The Clean Power Plan has its day in court tomorrow. And as the US Court of Appeals for the DC Circuit prepares to hear oral arguments on the carbon pollution rules, two new studies suggest the Clean Power Plan will make manufacturers more competitive, not less as manufacturing and other industry groups have argued.
The Clean Power Plan requires existing coal-burning power plants to cut carbon emissions by 32 percent by 2030, compared to 2005 levels. In February the Supreme Court stayed implementation of the rule while the US Court of Appeals for the District of Columbia Circuit determines its legality.
Twenty-seven states and dozens of industry groups including the National Association of Manufactures have challenged the Clean Power Plan, saying it will lead to unreliable energy supplies and be too costly for US businesses.
These new reports, however, seem to suggest otherwise.
“Our report found that businesses can slash their emissions and save money on their electricity bills at the same time,” said Jennifer Kefer, executive director of the Alliance for Industrial Efficiency, in a call with reporters about the studies. “Nationwide industrial energy efficiency can reduce annual carbon emissions by about 175 million tons in 2030. We also found that the dollar savings that come from these changes would be huge biz could save $298 billion on their utility bills because of the energy savings from industry energy efficiency and combined heat and power.”
The study by the Alliance for Industrial Efficiency cites Nissin Brake as one example of how the energy efficiency and clean energy investments associated with climate change policy compliance can help manufacturers save money. The Ohio-based auto parts company has partnered with its utility, AEP Ohio, since 2008 to install various efficiency upgrades including compressed air, chiller, and manufacturing equipment upgrades.
“They estimated that they have saved $3.4 million in avoided energy costs since 2008, while investing only $1.7 million, through their participation in AEP Ohio’s program,” Kefer said. “That’s a pretty impressive return.”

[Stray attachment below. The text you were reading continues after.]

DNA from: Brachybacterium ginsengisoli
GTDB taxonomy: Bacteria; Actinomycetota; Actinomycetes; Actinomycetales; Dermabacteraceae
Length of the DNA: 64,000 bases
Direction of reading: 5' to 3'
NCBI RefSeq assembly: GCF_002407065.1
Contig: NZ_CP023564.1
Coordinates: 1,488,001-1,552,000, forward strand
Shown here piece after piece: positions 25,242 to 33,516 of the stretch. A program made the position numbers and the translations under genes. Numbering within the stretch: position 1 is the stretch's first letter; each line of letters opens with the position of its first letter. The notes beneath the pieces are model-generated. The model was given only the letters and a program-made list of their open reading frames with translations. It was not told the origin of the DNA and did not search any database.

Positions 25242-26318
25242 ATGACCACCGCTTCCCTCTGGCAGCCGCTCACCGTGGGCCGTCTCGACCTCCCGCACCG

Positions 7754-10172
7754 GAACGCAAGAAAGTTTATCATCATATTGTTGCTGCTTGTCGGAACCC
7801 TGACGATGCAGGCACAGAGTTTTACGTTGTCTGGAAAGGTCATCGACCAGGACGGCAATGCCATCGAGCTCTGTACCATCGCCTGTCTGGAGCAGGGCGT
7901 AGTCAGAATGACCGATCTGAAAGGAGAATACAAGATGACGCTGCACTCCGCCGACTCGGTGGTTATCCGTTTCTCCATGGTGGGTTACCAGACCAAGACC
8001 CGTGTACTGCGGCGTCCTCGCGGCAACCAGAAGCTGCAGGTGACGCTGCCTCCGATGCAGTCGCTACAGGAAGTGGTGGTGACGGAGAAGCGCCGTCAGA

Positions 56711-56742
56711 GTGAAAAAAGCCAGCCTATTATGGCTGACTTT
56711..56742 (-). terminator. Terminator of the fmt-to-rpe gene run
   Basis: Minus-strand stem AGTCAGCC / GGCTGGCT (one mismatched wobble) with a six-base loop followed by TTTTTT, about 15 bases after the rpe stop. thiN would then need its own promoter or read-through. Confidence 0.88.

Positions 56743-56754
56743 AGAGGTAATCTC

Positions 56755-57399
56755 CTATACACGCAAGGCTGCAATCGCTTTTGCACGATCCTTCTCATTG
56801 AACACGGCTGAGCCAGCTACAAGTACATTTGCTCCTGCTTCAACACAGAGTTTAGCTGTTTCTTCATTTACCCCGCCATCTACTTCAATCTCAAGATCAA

Meanwhile, a second study by the Georgia Institute of Technology found that if states were to adopt a low-cost Clean Power Pathway to compliance, US industries could realize an estimated annual energy savings of $39.6 billion (8.3 percent) in 2030, compared to current levels. Over 15 years manufactures could expect cumulative savings of $442 billion — money that could be used for plant modernization, product and technology improvements.
“Manufacturers can become more competitive by improving the energy efficiency of their operations in order to cut their energy bills. An added benefit is that their carbon pollution would be cut simultaneously,” said Dr. Marilyn Brown, the Georgia Tech study’s author. “Transitioning to a low-carbon economy will also create opportunities for business growth. Many business owners and industry leaders are motivated not just by the push of environmental regulation, but also by the pull of potential cost savings, new customers, higher staff retention, and good publicity.”
On the other hand, business as usual means manufactures can expect to see energy bills rise by 44.2 percent over the next 15 years, Brown said.
The National Association of Manufactures declined to comment on the new studies.
But back in February, NAM president and CEO Jay Timmons said, “the granting of our motion to delay implementation while the courts debate the legality of the Clean Power Plan not only shows the strengths of the merits of our case, but also saves manufacturers from billions of dollars in unjustly incurred regulatory costs.”
While it’s impossible to predict what the judges will do on Tuesday, it’s virtually guaranteed that the Supreme Court will determine the Clean Power Plan’s ultimate fate. But following the death of justice Antonin Scalia, a vocal EPA critic, and the court’s current 4-4 split on environmental issues, the Supreme Court’s decision will likely be made by a new justice, to be appointed by the next US president.
Republican candidate Donald Trump last week repeated his promise to overturn the Clean Power Plan if elected. Meanwhile Democratic candidate Hillary Clinton has vowed to uphold the carbon rules.
In an email, attorney James Rubin, a partner at Dorsey & Whitney who previously served for 15 years in the Environment and Natural Resources Division of the US Department of Justice summed it up thus: “Indeed, the future composition of the Supreme Court, itself uncertain due to the elections, will make predictions of the ultimate fate of the CPP that much harder.”